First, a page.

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  • Medical Coding
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    Medical Coding Director
    Ginny Sullivan

  • Did You Know?

    Entry Level Medical Records and Health Information Technicians (Certified Coding Associate) make an average of $36,000 a year.

  • Fast Facts

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  • Career Information 
    This certificate program prepares you for an entry-level position as a coder in an acute care hospital, ambulatory care, physician office, long-term care and other health care settings. Medical Coding is a growing career field:  According to Indeed.com, the average hourly rate for medical coders is $17, which equates to about $35,000 per year for a full-time employee. Medical coders will continue to be in high demand through the industry transition from ICD-9 to ICD-10 and beyond.

    What Will I Learn 
    Students who earn the Medical Coding Certificate are eligible to sit for the Certified Coding Associate (CCA) examination given by the American Health Information Management Association (AHIMA).  You are a valuable member of the health information technology (HIT) team, who ensures valid codes to medical diagnoses and procedures to facilitate reimbursement, analysis of patient outcomes, and research. The program provides you with a working knowledge of:

    • Patient clinical record content, both inpatient and outpatient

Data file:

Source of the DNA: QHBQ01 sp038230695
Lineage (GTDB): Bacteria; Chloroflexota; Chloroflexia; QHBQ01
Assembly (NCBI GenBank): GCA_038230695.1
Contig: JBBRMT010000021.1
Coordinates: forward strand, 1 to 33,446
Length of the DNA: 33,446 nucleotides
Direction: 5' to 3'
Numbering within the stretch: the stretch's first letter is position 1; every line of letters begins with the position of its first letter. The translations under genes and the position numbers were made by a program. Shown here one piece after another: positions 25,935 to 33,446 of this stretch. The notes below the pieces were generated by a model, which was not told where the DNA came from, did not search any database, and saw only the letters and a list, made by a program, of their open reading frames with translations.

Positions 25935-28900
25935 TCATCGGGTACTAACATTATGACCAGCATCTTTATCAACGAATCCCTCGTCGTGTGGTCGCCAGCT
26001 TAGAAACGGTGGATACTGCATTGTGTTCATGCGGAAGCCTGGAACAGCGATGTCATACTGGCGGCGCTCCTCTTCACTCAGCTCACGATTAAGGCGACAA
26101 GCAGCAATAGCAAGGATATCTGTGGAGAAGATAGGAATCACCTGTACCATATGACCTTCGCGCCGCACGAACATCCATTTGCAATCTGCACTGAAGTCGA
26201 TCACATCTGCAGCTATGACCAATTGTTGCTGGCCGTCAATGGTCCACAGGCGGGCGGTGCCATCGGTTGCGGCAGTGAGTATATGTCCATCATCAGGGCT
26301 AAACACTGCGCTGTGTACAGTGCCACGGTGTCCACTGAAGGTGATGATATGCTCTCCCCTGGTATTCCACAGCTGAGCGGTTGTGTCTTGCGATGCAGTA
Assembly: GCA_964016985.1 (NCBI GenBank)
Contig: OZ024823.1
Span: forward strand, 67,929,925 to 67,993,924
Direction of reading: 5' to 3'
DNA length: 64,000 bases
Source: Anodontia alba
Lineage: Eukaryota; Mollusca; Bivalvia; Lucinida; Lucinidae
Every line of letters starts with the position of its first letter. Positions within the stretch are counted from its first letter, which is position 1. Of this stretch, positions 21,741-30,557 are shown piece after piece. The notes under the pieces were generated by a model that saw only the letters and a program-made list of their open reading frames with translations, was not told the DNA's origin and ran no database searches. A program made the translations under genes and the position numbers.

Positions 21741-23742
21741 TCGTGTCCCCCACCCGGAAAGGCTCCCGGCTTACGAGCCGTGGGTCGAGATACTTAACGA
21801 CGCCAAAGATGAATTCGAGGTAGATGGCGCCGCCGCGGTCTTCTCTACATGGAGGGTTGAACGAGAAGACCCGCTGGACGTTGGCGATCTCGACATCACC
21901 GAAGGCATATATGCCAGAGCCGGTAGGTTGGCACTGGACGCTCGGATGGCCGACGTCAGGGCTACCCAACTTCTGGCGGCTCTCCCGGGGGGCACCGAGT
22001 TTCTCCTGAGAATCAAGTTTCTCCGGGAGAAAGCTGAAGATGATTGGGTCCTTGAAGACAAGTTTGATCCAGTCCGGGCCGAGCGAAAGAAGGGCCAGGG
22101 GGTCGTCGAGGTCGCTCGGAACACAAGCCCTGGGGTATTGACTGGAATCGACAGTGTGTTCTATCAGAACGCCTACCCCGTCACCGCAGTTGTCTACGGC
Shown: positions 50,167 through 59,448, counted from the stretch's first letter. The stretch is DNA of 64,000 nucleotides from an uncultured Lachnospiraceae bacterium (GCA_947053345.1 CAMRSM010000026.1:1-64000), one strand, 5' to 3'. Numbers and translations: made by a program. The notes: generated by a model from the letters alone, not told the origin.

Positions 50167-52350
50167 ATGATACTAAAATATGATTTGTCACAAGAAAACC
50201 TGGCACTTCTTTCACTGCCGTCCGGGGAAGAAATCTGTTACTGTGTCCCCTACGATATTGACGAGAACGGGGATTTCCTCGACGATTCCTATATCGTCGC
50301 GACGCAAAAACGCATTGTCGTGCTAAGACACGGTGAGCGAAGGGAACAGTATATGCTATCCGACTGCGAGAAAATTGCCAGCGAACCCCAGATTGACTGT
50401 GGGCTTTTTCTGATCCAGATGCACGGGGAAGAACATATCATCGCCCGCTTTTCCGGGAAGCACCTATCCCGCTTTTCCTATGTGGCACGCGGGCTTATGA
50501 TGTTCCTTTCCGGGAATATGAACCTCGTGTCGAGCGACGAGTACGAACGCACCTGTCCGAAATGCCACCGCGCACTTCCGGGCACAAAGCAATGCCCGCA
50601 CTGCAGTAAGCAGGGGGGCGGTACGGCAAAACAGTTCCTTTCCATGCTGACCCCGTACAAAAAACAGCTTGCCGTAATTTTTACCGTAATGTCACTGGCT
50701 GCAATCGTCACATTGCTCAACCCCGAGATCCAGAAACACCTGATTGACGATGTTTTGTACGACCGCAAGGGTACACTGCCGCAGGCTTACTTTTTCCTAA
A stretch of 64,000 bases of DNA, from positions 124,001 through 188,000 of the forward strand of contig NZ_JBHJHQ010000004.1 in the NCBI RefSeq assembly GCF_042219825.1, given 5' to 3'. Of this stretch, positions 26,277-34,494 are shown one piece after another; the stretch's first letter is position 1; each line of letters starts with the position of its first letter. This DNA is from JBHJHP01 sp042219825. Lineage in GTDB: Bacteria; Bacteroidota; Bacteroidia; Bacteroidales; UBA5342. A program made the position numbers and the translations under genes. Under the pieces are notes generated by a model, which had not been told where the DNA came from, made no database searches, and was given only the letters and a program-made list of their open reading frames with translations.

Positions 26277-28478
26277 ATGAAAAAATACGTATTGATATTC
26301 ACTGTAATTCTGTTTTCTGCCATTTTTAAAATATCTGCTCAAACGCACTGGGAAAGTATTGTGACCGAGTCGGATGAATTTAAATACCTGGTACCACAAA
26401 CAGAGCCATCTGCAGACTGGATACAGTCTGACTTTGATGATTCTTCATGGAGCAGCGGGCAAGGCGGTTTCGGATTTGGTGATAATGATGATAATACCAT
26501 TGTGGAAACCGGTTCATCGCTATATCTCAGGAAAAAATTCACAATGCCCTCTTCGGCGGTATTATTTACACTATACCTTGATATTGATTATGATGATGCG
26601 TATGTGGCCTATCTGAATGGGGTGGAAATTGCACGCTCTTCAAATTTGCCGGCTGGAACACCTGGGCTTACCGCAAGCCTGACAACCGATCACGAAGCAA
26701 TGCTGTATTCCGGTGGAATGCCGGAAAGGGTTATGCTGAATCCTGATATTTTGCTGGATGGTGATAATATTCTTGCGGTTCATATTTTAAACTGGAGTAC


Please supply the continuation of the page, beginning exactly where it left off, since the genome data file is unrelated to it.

• Physiological changes and altered functions in the human body resulting from disease processes
    • ICD, CPT/HCPCS diagnostic and procedural coding systems, and common coding errors
    • Diagnosis Related Groups (DRGs), Resource-Based Relative Value Scale (RBRVS), Ambulatory Payment Classifications (APCs), components of fee setting, optimizing reimbursement based on insurance specifications
    • Basic pharmacological terminology and concepts, drug categories and their uses, mechanisms of drug action, dosage forms and routes of administration
    • Data quality impact and characteristics, including validity, reliability, completeness, legibility, currency, timeliness and accessibility
    • Encoders and groupers, their benefits and limitations
    • Computer applications, healthcare software and topics related to computers in health care
    • Electronic health records: implementation and management


    Our Experienced Faculty
    All our faculty have years of industry experience and are AHIMA member and many are AHIMA certified.

    The Medical Coding Certificate Program at Pueblo Community College is accredited by the American Health Information Management Association (AHIMA).  AHIMA can be reached at www.ahima.org or at 233 N. Michigan Avenue, 21st Floor, Chicago, IL 60601-5800, 312-233-1100

    Pueblo Community College is accredited by The Higher Learning Commission and is a member of the North Central Association of Colleges and Schools; 30 North LaSalle St, Suite 2400, Chicago, IL 60602, 312-263-1456